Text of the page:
POSTS FOR 2009

Installing PHP 5.3 with mysqlnd on Mac OS X with MacPorts

Projects and Code716 words4 minutes to read

Historically, I’ve always preferred to use Apple’s built-in Apache 2.2 and PHP 5.x that comes with Leopard. However, after trying to compile PHP 5.3 from scratch and connect it with Apache, I decided to just use the MacPorts installer instead. That did mean giving up control of a finely-tuned Apache installation, but in the end, I think I’ve ended up with a better localhost system.

Prerequisites

Also, make sure that your MacPorts install is completely up-to-date with:

sudo port -d selfupdate

Installation

Now, I’ve never used MacPorts to install PHP or Apache before, so I’m starting with a clean slate. If you’ve already installed PHP or Apache with MacPorts, your steps may be different. As always, your mileage may vary. For me, I develop several open-source projects, so I need things that others may not. Adjust these steps as necessary.

  1. Using “Web Sharing” in your Sharing Preferences should be turned off. Currently this points to the (old) Apple Apache installation, although we’ll change that later.

  2. From Terminal, install PHP 5.3 + Apache, and some other stuff. This will likely take quite a while. I’m installing SQLite, MySQL, and PostgreSQL because of my work on CacheCore, so you may or may not need those. mysqlnd is the new PHP Native Driver for MySQL and is supposed to be better, so we’ll use that. We also need to enable non-default settings for cURL.

    sudo port install curl +ssl+ipv6+ares+idn+gss+openldap+sftp_scp \
    php5 +apache2+fastcgi+pear

    You can see all available options by running port variants php5.

  3. The new Apache configuration file is stored at /opt/local/apache2/conf/httpd.conf while the old one was at /etc/apache2/conf/httpd.conf. Take a moment to copy over any settings you’ll want to maintain into the new Apache installation.

  4. You’ll also want to include your extra settings. Toward the bottom of your httpd.conf file, add the following line:

    # All settings
    Include conf/extra/*.conf
  5. If you don’t have an SSL certificate, rename your SSL configuration:

    cd /opt/local/apache2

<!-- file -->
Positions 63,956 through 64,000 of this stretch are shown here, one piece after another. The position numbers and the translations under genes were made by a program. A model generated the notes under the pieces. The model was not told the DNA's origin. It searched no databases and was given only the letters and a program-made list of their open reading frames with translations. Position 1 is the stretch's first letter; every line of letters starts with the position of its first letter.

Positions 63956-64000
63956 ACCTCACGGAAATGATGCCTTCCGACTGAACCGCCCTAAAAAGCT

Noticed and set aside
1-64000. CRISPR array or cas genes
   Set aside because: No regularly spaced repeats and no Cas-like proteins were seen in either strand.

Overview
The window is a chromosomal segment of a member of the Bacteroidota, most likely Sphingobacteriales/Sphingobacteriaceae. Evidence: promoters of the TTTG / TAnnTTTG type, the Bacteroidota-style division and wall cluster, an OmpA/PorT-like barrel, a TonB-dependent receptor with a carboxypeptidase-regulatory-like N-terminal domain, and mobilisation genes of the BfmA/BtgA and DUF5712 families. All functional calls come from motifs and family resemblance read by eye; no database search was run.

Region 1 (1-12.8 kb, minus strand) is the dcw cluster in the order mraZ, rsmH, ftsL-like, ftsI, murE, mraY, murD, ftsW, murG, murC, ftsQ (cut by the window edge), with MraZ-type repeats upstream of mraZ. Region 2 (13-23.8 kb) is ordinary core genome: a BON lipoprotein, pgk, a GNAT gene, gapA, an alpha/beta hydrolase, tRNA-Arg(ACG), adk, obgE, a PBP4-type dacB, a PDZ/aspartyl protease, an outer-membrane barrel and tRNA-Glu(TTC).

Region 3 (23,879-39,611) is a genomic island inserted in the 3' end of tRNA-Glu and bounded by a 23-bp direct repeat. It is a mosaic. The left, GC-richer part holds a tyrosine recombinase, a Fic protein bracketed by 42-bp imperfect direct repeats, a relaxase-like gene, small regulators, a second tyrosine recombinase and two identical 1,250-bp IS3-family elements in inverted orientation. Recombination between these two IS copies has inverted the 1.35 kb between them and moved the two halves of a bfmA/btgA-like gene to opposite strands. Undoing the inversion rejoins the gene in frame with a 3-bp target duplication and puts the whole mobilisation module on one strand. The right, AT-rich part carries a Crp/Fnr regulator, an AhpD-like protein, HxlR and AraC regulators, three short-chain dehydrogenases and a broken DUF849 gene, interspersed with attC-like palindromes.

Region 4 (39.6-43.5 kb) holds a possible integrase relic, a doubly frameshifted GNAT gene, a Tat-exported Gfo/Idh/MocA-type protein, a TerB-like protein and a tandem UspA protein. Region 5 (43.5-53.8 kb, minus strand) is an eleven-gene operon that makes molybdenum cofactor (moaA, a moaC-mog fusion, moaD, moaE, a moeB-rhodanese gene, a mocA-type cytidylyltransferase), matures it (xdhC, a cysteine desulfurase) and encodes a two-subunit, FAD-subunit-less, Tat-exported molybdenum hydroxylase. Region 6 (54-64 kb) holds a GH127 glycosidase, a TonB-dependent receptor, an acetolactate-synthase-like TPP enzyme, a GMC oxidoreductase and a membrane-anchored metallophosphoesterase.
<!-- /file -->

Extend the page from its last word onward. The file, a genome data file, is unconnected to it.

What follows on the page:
sudo mv conf/extra/httpd-ssl.conf conf/extra/httpd-ssl.conf-disabled
  6. You’ll also want to enable PHP in Apache:

    sudo mv conf/extras-conf/mod_php.conf conf/extra/mod_php.conf
  7. The new PHP configuration file is stored at /opt/local/etc/php5/php.ini while the old one was at /etc/php.ini. Take a moment to copy over any settings you’ll want to maintain into the new PHP installation.

  8. You’ll need to tell Apache to enable PHP support. Open your new httpd.conf file, find where the extensions are loaded (with LoadModule), and add this to the end of the line:

    LoadModule php5_module modules/libphp5.so
  9. Restart Apache. If you were using apachectl before, it still points to the old Apache, so we’ll want to point specifically to the new one.

    sudo /opt/local/apache2/bin/apachectl restart

At this point, PHP 5.3 with Apache 2.2 and the new mysqlnd extension are all installed.

Extra stuff

  1. I generally prefer to have lots more stuff installed locally so that I can worry more about developing and less about installing. Because of this, I also install a few other things.

    sudo port install memcached \
        php5-apc \
        php5-curl \
        php5-gd \
        php5-http \
        php5-iconv \
        php5-imagick \
        php5-mbstring \
        php5-memcache \
        php5-mysql \
        php5-openssl \
        php5-postgresql \
        php5-sockets \
        php5-sqlite \
        php5-tidy \
        php5-xdebug \
    ;
  2. Restart Apache with:

    sudo /opt/local/apache2/bin/apachectl restart

Replacing older versions

Now, we want to continue using our command-line PHP scripts and the “Web Sharing” checkbox in the Sharing Preference Pane, so let’s make sure that those are all pointing to the new locations instead. We’ll be backing up and redirecting php, apachectl, and httpd.

  1. Open up your Sharing Preference Pane, and disable Web Sharing

  2. Run the following command on the Terminal:

    sudo mv /usr/bin/php /usr/bin/php.bak && sudo ln -s /opt/local/bin/php /usr/bin/php; \
    sudo mv /usr/sbin/apachectl /usr/sbin/apachectl.bak && sudo ln -s /opt/local/apache2/bin/apachectl /usr/sbin/apachectl; \
    sudo mv /usr/sbin/httpd /usr/sbin/httpd.bak && sudo ln -s /opt/local/apache2/bin/httpd /usr/sbin/httpd;
  3. Re-enable Web Sharing in the preference pane.

Shortcuts

Lastly, I like to set up some shortcuts so that I can access all of my important localhost stuff from one place. I’ll create a new directory called www-config and then I’ll place symlinks into it for quick access to Apache and PHP configuration files.

sudo mkdir /www-config && \
cd /www-config && \
sudo ln -s /opt/local/apache2/bin/apachectl /www-config/apachectl && \
sudo ln -s /opt/local/apache2/conf/ /www-config/httpd-conf && \
sudo ln -s /opt/local/apache2/logs/ /www-config/logs && \
sudo ln -s /opt/local/var/db/php5/ /www-config/php-ini && \
sudo ln -s /opt/local/etc/php5/php.ini /www-config/php.ini

Ryan Parman

Ryan Parman is an experienced Software/DevOps/Security engineer, currently living in Seattle. He is the creator of and , patented multifactor-authentication-as-a-service at , and came up with the idea of “serverless, event-driven, responsive functions in the cloud” while at AWS in 2010. Ryan's aptly-named blog, , is where he writes about ideas longer than . Ambivert. Curious. Not a coffee drinker.